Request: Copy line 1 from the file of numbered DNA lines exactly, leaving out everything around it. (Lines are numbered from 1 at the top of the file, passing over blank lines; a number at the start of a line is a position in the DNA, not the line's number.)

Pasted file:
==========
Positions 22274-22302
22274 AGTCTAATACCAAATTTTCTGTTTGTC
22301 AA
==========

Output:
Positions 22274-22302